Childcare

How parents manage their children's stress about starting daycare

Tears and separation

At first, your child might cry (real talk: you might, too) and it's completely normal.

Separation can be a tough thing to deal with, depending on your personality. If you’re at work, your heart might not be in it because you’re thinking too much about your child. Instead, try to see this as an opportunity to enjoy some time to yourself without any strings attached. If you really need to calm your nerves, though, call the daycare to check in. (Don’t sweat it; lots of parents do it at the beginning.)

For the first few days, your child will be preoccupied exploring his or her curiosity about the new digs. Once that feeling wears off, that’s when things start getting difficult. Your child’s fear of abandonment may kick in with the realization that these new surroundings are here to stay and that he or she will start being around you less. Even if this situation is excruciating, take comfort in the fact that your child is getting acquainted to both positive and negative emotions.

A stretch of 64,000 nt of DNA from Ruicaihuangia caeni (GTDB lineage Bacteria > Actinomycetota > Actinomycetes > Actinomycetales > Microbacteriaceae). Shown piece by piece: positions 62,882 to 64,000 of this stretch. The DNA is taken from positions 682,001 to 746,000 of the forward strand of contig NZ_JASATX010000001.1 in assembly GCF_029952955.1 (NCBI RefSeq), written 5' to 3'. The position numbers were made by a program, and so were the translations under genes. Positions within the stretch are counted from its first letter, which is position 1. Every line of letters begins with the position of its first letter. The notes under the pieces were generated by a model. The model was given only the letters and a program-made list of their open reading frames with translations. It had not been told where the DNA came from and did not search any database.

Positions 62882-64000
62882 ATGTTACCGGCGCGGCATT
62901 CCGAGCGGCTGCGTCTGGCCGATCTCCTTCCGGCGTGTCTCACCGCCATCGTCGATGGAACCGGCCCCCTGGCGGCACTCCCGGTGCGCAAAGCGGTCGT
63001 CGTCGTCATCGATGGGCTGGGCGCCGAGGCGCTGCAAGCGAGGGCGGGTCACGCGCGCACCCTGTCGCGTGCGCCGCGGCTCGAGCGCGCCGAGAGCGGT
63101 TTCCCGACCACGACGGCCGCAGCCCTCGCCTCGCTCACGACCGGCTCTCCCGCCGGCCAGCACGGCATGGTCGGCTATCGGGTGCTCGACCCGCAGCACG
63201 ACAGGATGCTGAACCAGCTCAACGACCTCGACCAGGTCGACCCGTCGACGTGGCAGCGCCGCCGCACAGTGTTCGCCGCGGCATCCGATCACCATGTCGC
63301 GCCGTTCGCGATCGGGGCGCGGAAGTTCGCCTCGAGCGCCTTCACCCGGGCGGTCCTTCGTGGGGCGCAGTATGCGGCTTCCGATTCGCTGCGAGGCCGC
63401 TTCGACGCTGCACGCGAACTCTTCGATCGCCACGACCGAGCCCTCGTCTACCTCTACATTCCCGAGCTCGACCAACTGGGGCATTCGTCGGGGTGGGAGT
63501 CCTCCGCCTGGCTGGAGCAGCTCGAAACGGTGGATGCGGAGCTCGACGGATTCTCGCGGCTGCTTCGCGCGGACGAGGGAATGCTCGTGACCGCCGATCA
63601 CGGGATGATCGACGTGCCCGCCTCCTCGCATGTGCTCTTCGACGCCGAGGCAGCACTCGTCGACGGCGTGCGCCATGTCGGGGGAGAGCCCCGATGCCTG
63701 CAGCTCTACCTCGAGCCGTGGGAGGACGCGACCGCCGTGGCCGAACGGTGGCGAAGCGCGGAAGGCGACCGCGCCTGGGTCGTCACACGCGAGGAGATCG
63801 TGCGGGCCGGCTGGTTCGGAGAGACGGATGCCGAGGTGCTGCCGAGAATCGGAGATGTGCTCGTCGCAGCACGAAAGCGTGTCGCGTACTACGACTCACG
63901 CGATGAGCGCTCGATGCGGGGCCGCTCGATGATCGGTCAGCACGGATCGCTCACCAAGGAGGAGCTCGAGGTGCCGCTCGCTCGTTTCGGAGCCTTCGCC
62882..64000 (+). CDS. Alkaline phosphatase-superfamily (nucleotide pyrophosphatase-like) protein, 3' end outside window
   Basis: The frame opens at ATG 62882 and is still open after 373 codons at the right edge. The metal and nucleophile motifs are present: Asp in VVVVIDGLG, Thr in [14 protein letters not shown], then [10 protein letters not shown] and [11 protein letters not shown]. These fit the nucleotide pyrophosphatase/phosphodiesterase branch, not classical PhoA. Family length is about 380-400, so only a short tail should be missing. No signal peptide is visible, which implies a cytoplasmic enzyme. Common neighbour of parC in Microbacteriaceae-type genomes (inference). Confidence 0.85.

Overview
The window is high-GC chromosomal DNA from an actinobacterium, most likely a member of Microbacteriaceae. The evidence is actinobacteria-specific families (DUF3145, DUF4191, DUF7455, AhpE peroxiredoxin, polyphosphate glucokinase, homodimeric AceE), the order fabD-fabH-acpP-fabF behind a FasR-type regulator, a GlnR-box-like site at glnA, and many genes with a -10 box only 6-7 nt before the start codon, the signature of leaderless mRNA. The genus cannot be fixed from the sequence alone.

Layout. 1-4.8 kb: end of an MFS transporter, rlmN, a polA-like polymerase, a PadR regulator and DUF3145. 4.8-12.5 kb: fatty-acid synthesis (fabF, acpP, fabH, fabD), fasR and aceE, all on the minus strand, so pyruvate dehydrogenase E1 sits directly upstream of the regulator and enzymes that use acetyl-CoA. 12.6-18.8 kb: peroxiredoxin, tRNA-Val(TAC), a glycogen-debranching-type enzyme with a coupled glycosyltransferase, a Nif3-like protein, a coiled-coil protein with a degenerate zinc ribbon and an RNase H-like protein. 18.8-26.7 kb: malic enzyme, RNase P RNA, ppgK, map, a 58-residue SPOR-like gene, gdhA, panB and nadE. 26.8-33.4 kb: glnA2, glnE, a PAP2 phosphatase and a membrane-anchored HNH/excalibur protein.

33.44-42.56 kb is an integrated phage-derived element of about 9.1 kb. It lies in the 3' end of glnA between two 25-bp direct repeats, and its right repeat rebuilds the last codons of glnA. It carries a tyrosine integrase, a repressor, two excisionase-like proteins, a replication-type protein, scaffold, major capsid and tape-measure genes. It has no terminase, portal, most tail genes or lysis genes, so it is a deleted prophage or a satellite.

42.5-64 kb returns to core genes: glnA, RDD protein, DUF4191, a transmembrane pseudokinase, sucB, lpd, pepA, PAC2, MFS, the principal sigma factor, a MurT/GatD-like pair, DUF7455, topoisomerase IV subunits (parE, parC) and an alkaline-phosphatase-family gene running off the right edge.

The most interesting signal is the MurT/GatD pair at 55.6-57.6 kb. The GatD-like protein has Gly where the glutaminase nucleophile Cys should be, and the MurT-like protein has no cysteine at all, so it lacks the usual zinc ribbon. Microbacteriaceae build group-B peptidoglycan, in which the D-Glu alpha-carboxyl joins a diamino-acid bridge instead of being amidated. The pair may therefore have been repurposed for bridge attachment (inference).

Make sure the lines of communication about daycare are open between you and your child, even if he or she doesn’t fully understand everything that’s going on.

Talk about the fun things he or she can do there and even talk about what you’ll be doing during the day. Constantly reassure your child that you will be coming to pick him or her up using specific references to time (before lunch, after nap-time, etc.). Even talking to the daycare worker in front of your child will show him or her that you trust that person, which will affirm the bond being created between your child and the caretaker.

Finally, your child might also cry when he sees you again at the end of the day—again, totally healthy. Comfort your child by telling him or her that you understand and put these emotions into words ("You were sad to see mommy go, but I came back and I missed you, too!").

Back at home, talk about how things are going at daycare. Display your child’s drawings, crafts and other masterpieces, along with pictures of him or her together with the daycare worker. Most importantly, express how proud you are.

Before long, the daycare worker will become someone whose presence will be enough to comfort your child and your little one will leave you in the morning with a smile on his or her face, ready to confront another day of adventures with daycare friends.

Solène Bourque
Psychoeducator

Solène Bourque is a mother of two; Ariane and Thomas. She is a psychoeducator and a certified instructor in infant massages. She worked for many years in community programs with children aged 0 to 5 years old and she now teaches Special Education in the Cégep du Vieux-Montréal. She co-wrote ‘100 trucs pour les parents des tout-petits’, published in 2010 with the Éditions de Montagne. Become a fan of her facebook page.


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